A Judge hears matters in the higher courts, interprets precedents and relevant legislation, enforces the rules of evidence, and decides on appropriate sentences for those found guilty of a crime. Magistrates hear cases in a local or Magistrate’s Court (or local court).
To become a judge or magistrate, generally, you have to be a qualified lawyer practicing for at least 5 years. To get into degree courses you usually need to gain your senior secondary school certificate or equivalent with English. Students are often advised to undertake a combined degree course that leads to two degrees.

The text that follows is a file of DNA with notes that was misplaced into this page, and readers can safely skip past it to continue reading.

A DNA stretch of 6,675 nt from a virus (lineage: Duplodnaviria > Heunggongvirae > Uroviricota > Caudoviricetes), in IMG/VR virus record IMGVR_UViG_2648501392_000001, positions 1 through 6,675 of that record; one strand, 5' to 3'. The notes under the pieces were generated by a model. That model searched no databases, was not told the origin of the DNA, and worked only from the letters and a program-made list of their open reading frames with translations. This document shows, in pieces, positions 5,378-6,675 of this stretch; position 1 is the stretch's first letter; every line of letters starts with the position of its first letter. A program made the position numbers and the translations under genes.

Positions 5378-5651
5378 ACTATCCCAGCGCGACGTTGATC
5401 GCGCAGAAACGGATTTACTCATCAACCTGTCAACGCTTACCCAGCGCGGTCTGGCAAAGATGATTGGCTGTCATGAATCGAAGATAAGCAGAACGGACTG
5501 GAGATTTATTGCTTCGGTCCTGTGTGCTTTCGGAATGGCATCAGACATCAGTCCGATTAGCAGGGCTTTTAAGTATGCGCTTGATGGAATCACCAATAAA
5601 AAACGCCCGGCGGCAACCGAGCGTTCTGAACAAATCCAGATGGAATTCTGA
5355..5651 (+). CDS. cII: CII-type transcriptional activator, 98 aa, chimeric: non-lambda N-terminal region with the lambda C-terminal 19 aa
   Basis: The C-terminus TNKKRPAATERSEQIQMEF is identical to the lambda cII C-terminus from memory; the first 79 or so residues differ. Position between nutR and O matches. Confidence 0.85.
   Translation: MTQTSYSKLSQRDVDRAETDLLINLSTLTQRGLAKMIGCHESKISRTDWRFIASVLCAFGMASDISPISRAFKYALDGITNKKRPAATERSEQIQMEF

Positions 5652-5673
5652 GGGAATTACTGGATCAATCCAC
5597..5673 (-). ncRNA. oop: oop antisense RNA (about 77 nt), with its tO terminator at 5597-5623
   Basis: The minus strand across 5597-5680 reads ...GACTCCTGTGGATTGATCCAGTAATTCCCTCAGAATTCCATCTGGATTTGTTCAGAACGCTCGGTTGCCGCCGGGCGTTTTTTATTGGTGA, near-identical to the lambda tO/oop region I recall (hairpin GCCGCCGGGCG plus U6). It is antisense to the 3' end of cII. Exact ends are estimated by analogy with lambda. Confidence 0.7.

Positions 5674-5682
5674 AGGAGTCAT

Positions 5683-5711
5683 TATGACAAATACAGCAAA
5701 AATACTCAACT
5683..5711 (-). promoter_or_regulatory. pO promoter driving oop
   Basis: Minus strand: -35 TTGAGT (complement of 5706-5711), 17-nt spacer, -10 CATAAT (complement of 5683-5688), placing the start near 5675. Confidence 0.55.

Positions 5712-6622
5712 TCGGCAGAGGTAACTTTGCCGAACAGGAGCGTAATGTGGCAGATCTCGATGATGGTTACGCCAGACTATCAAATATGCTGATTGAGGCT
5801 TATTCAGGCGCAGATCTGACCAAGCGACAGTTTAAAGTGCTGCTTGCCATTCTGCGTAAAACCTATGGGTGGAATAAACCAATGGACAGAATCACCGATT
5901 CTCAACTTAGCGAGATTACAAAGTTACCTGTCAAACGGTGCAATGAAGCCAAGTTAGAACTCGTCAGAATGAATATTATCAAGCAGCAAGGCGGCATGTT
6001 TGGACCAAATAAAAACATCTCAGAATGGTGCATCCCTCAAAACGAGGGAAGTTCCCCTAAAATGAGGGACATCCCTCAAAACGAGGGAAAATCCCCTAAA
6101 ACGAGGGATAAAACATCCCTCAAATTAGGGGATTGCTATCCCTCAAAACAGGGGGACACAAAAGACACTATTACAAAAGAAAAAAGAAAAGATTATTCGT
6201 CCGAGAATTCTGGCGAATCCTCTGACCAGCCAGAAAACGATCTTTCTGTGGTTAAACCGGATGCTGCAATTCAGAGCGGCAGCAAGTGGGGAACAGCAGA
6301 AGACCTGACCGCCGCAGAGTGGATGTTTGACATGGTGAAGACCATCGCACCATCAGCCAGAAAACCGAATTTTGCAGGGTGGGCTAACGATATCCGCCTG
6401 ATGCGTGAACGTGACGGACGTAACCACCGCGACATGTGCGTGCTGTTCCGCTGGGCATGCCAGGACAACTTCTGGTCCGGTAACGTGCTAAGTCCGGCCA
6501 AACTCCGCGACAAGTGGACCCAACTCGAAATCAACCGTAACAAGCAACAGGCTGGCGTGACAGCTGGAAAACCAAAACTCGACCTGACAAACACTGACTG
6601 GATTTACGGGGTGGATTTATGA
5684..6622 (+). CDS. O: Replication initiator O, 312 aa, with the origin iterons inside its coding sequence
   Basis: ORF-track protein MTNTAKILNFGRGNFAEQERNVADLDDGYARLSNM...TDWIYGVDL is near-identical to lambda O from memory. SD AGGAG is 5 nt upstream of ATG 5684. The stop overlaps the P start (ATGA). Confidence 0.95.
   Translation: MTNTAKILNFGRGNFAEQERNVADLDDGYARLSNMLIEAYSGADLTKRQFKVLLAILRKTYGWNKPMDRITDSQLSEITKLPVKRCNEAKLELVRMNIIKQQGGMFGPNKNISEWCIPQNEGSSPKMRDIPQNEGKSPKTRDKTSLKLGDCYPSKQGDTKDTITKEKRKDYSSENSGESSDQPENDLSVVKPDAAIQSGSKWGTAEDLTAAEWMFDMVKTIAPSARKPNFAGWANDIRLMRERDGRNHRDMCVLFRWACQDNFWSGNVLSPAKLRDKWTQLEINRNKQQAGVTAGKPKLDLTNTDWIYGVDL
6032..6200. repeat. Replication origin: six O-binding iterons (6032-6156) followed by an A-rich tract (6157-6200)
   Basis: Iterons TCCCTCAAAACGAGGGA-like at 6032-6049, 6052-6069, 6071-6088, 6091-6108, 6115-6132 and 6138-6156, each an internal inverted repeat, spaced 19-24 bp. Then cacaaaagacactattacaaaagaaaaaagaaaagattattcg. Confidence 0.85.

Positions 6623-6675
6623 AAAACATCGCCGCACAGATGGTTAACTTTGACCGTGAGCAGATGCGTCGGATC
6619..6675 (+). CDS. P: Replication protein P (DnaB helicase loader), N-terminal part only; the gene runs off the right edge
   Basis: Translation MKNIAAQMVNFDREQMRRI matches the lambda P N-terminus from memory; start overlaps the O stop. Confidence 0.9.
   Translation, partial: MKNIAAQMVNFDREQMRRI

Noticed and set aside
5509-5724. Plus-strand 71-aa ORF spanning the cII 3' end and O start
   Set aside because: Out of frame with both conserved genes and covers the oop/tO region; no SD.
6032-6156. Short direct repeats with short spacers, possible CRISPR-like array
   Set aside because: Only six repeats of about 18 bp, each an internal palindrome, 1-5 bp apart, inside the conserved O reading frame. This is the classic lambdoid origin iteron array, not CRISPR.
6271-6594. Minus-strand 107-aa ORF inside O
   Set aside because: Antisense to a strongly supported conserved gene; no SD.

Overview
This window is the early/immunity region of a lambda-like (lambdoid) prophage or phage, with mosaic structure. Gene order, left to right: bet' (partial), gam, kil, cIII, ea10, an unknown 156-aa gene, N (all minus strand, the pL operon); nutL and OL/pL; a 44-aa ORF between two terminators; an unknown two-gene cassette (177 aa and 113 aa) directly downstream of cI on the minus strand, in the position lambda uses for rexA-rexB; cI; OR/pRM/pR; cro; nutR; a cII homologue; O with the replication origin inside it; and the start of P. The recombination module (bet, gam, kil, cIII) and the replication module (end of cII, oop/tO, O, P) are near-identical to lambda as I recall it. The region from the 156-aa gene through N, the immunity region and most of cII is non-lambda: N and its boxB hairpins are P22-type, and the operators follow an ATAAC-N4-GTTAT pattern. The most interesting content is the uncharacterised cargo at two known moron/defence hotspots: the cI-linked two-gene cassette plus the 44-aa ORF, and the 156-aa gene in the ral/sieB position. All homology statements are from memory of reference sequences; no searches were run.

Consider a Bachelor's degree and Juris Doctorate and Undergraduate degrees in political science, history, business or economics are beneficial.
- Knowledge of Commonwealth and state law, legal history and court processes
- Work under pressure and deal with a variety of people.
- Extensive legal experience
- Social Awareness
- Maturity and Sound Temperament
Judges advance by moving into courts that extend their jurisdictions and powers. Administrative law judges may become trial court judges and, with experience, appellate court judges. They may eventually be elected or appointed to the highest courts in their states or, in very rare cases, to the Supreme Court.